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Mars rover "diligently" extracts oxygen - NASA is more than just breathing air

Mars rover “diligently” extracts oxygen – NASA is more than just breathing air

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Life on Mars is only possible if you bring oxygen with you – or just produce it there. The NASA rover “diligence” test has now succeeded.

One day people will set foot on Mars, the mission announced by the US space agency NASA and space pioneer Elon Musk. After all, he founded his space agency, SpaceX, only to one day become a “multiplier” for mankind, that is, to help him live on multiple planets. Humanity may now be a little closer to the goal of entering Mars – thanks to the “diligence” of the Mars rover.

In February 2021 the NASA rover landed on the red planet – when everyone was surprised to see the first planes of the small “ingenuity” helicopter on Mars – began another technical experiment. Great success: The “Moxie” instrument (Mars Oxygen in-situ resource utility test) extracted oxygen from Mars’ thin atmosphere on April 20, 2021.

Mars: NASA test “Moxy” extracts oxygen from the atmosphere

Technology can activate the path from “science fiction to science fiction”, and after a successful experiment they rejoice at NASA, which is really important: “Moxie” is about the size of a toaster and produces five grams of oxygen on the first attempt – in about ten minutes by an astronaut The amount used. “This is an important first step in converting carbon dioxide to oxygen on Mars,” said Jim Reuters of NASA’s Directorate of Space Technology Mission (SDMT).

NASA rover “diligence” (front) taking a selfie with Mars helicopter “ingenuity” (rear).

© NASA / JPL

Moxie is designed to produce ten grams of oxygen per hour. The small device separates carbon dioxide from the Martian atmosphere with the help of heat and electricity. The result is oxygen – stored – and carbon monoxide, which is released into the Martian atmosphere by a small device called the Rover “diligence”. “Moxie still has a lot of work to do, but the results are promising,” Reuters explains.

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Life on Mars: Not just for oxygen respiration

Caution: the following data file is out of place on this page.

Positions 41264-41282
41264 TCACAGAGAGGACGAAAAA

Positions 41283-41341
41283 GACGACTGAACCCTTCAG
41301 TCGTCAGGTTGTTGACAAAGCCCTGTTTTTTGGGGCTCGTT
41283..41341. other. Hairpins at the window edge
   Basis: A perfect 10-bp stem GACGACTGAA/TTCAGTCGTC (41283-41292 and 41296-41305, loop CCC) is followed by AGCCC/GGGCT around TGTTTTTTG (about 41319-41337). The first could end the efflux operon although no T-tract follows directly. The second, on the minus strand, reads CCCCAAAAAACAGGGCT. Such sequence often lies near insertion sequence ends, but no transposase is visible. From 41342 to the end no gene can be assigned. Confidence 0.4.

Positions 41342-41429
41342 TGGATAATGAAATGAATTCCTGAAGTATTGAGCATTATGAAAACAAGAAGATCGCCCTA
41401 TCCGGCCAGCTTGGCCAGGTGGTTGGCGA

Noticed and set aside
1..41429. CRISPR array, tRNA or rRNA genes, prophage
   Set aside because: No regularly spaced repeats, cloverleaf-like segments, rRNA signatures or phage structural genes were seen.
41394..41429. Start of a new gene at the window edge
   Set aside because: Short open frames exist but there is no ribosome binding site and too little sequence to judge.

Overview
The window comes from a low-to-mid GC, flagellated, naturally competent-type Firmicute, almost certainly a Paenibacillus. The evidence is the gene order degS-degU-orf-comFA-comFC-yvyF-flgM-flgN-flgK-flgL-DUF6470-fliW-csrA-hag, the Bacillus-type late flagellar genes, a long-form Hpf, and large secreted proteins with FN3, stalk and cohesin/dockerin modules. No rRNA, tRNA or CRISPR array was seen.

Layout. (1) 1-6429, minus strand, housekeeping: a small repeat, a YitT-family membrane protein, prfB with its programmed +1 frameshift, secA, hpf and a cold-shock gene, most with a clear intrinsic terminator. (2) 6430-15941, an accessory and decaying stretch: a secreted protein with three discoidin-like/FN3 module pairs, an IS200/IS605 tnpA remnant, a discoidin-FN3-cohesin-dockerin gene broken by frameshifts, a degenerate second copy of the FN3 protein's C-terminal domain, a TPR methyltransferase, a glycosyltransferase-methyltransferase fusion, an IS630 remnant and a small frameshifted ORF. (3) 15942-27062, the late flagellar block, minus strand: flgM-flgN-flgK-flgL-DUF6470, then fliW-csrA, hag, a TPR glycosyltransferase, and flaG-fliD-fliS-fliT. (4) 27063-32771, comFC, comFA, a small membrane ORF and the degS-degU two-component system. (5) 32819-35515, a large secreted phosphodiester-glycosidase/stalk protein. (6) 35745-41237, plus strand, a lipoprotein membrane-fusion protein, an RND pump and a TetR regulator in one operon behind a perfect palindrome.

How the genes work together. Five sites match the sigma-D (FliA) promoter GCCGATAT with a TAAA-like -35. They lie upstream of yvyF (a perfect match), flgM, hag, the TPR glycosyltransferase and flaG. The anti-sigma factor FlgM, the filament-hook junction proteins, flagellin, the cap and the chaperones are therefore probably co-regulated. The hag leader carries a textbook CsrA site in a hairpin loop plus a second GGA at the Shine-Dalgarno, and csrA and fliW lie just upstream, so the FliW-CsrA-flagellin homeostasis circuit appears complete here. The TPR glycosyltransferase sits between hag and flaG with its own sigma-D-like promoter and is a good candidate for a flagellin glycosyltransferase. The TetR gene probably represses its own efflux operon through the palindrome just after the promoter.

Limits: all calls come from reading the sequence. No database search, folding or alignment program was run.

In the future, larger versions of “Moxie” may play a major role in exploring Mars. On the one hand, they allow astronauts to breathe oxygen inside, thus saving weight: the oxygen produced on Mars does not take up any space on the rocket. However, a very large amount of oxygen is used in a completely different area – this may not be known to many: the rocket also needs oxygen. NASA estimates that you need seven tons of rocket fuel and 25 tons of oxygen to expel four astronauts from the surface of Mars. It is “very economical and practical” to carry with you an oxygen converter that weighs only one ton more than 25 tons of oxygen.

It’s about the size of a toaster and Mars’ rover “Perseverance”: NASA test “Moxy” produces oxygen on Mars.

© NASA / JPL

“Oxygen is not just the substance we breathe,” Reuters emphasized. “Future astronauts will depend on producing oxygen on Mars to return home.” Michael Heckt of the Massachusetts Institute of Technology explains.

NASA’s Mars Experiment: “Moxy” must continue to produce oxygen

On a Martian year (approximately two Earth years), “moxy” must extract oxygen from the atmosphere at least nine times. The first attempt is to show that the idea works. The device will then be tested in different atmospheric conditions – at different times of the day and seasons. In the third phase of the experiment, Hetch says the goal is to “go to the limit.”

News from space travel And Astronomy-News Can be found on our title pages.

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SDMT, which funds Moxie, is pleased with the results so far: “Moxie is not the first tool to produce oxygen in another world,” says Trudeau Cortes, head of the technology demonstration department. “This is the first technology to enable future journeys to use elements from the world’s first environment.” This approach, also known as “in-situ resource utilization”, should be applied to future moon landings as well. However, with regard to the moon, one is more likely to think about the use of lunar rocks or water. (Thanja Banner)

Category Image: © NASA / JPL